Is there a wrong way to practice The Work?

Someone had to cancel their attendance at autumn retreat starting Weds due to medical emergency (she’s OK but going through a procedure on Thursday).

This means….we have room in retreat for you, plus a room available for you to sleep in a king size bed with plush beautiful pillows and comforter and everything you need, an absolutely gorgeous huge bathroom with a claw foot tub, and the peace and quiet of a retreat that shines a light on your inner transformation.

But, you don’t have to stay onsite to come. I myself commute daily the mile from my cottage to this beautiful house.

Last year, someone in fall retreat was chuckling with surprise at the antique flavor, the elegance, the hot tub, the quiet garden grounds in the middle of a large city like Seattle. Our retreat house was built in 1918. There’s a grand feel to the place.

Like a haunted mansion. LOL.

Isn’t that what it’s like sometimes in our minds, with all the thoughts, stories, memories, or nightmares from our past, or imagined future?

I love this time of year to question the haunted thoughts in our minds.

So, no matter where you are….you can bus, drive, hitch-hike, fly and you still have three days to call in “well” to your job. Come join us in the brilliance of doing The Work at this magnificent place only ten miles north of downtown Seattle. Hit reply if you have questions for me, and just ask.


I receive a whole lot of brilliant, challenging and honest questions about The Work.

I got two this past week alone.

Different people from very different parts of the world asked these two separate juicy questions:

a) Do you think the work can be the only tool one uses in mental health therapy?

b) Isn’t all this self-inquiry kind of, well, self-centered?

Such great questions.

Every situation and every person is unique, even though we humans are so similar. But I can share with you my own ponderings, and you can sort out your own answers, as always.

First, I like to think about where my question comes from? Is it from my fearing mind, or a relaxed one?

I used to agonize endlessly about decisions and if I was doing something “right” or not. One thing I recognized was the belief I had about doing it “wrong” or making a mistake and the honest need to question that it was possible to do it wrong in the first place. I like to ask, when making decisions or wondering about something:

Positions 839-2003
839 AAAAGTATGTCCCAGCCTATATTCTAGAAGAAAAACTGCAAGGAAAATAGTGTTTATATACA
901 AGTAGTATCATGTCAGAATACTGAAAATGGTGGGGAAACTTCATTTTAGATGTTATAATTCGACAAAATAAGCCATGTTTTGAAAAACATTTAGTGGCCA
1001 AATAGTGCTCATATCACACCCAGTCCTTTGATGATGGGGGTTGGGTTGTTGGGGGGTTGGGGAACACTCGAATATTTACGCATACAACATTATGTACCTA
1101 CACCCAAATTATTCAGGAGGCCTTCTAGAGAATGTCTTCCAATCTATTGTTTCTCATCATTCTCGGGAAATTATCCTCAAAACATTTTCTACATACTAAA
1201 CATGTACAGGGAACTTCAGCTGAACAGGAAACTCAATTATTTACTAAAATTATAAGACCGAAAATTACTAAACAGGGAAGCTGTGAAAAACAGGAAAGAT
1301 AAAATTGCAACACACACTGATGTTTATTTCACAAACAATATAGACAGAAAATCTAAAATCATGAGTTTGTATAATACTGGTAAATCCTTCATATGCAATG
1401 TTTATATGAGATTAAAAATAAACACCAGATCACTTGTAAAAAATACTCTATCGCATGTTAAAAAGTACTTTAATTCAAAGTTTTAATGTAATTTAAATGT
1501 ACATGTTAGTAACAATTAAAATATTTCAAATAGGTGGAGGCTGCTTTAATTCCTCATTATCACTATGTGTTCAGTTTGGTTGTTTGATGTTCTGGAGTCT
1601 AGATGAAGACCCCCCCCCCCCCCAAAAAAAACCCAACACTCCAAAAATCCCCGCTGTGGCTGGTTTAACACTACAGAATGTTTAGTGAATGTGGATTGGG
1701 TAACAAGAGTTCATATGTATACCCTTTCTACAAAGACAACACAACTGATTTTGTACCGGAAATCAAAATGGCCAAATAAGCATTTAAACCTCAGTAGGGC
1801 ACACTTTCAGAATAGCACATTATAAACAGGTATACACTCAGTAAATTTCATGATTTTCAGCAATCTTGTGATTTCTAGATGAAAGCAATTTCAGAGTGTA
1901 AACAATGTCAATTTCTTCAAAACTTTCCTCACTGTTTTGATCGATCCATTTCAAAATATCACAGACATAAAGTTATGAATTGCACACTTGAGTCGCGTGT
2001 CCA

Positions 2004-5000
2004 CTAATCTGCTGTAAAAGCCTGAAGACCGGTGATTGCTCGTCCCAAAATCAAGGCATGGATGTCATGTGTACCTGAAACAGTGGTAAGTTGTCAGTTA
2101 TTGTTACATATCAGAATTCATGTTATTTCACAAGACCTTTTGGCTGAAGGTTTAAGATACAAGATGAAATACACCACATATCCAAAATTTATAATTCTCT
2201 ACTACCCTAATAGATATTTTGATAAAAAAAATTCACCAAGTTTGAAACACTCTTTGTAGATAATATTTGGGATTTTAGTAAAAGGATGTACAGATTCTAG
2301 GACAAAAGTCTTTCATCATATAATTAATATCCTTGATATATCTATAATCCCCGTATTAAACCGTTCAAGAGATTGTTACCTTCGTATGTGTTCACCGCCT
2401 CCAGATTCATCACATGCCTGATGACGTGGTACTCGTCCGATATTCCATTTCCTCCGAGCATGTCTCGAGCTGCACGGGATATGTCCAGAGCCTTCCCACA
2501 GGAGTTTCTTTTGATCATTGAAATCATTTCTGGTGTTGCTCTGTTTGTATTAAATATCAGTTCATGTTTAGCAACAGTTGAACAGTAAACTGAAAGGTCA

Is the question arising out of fear and urge-to-protect, or self-compassion, love and joy? Am I afraid something will go wrong?

If you’re asking Question A (can you use only The Work to address mental health issues?) then I love going further into it like this:

What part of me is asking? Who wants to know? Is it a voice that’s suspicious, or worried about using other therapeutic tools? Or is it a wise and loving voice?

(My thought is, why wouldn’t I use other therapeutic help, if it was in front of me and inviting or interesting?)

Sitting with these questions and noticing peace in the presence of your reflections can be so sweet, so easy.

Is a decision necessary? What do you notice works for you today, right now in this present moment?

With the second question, Question B, (“isn’t inquiry too self-centered?”) there could be a few things also to ponder:

What does self-centered mean for you? Like is there something you believe you’re missing, because you’re spending time questioning your thoughts or stressful memories?

What’s the worst that could happen, if you’re self-centered? Who is this “self’ that The Work is centering around?

I’ve had the thought in the past that if I meditated all day (or did The Work all day)….I’d be a lump of unproductive clay (unproductive sh*%t) and leave nothing to the world and offer absolutely no important wisdom.

But can I be sure the thing I’m expecting as an outcome is for sure going to happen?


I love rolling up my sleeves and being in action. My capacity to be active and alive out in the world seems to be far more expansive since I’ve been doing The Work. The caution I once had is massively reduced.

It feels really good.

Who would we be without our stories, including our stories about inquiring into our stories….or receiving other kinds of therapeutic help?

I’d be open to however this is going, and however it changes.

If you walk through the world without suffering about what’s happened in your life in any area, who knows what amazing actions you might take and incredible things you might offer us all.

If you can’t take the spot in retreat starting Wednesday night, today there’s room for two at half-day retreat. We begin at 2 pm and end at 6 pm. Come on over.

Much love,
Breitenbush HotSprings Resort Retreat is Dec 6-9. $245 tuition before 11/1 (you add your lodging and all meals are included–it’s a very sweet winter deal).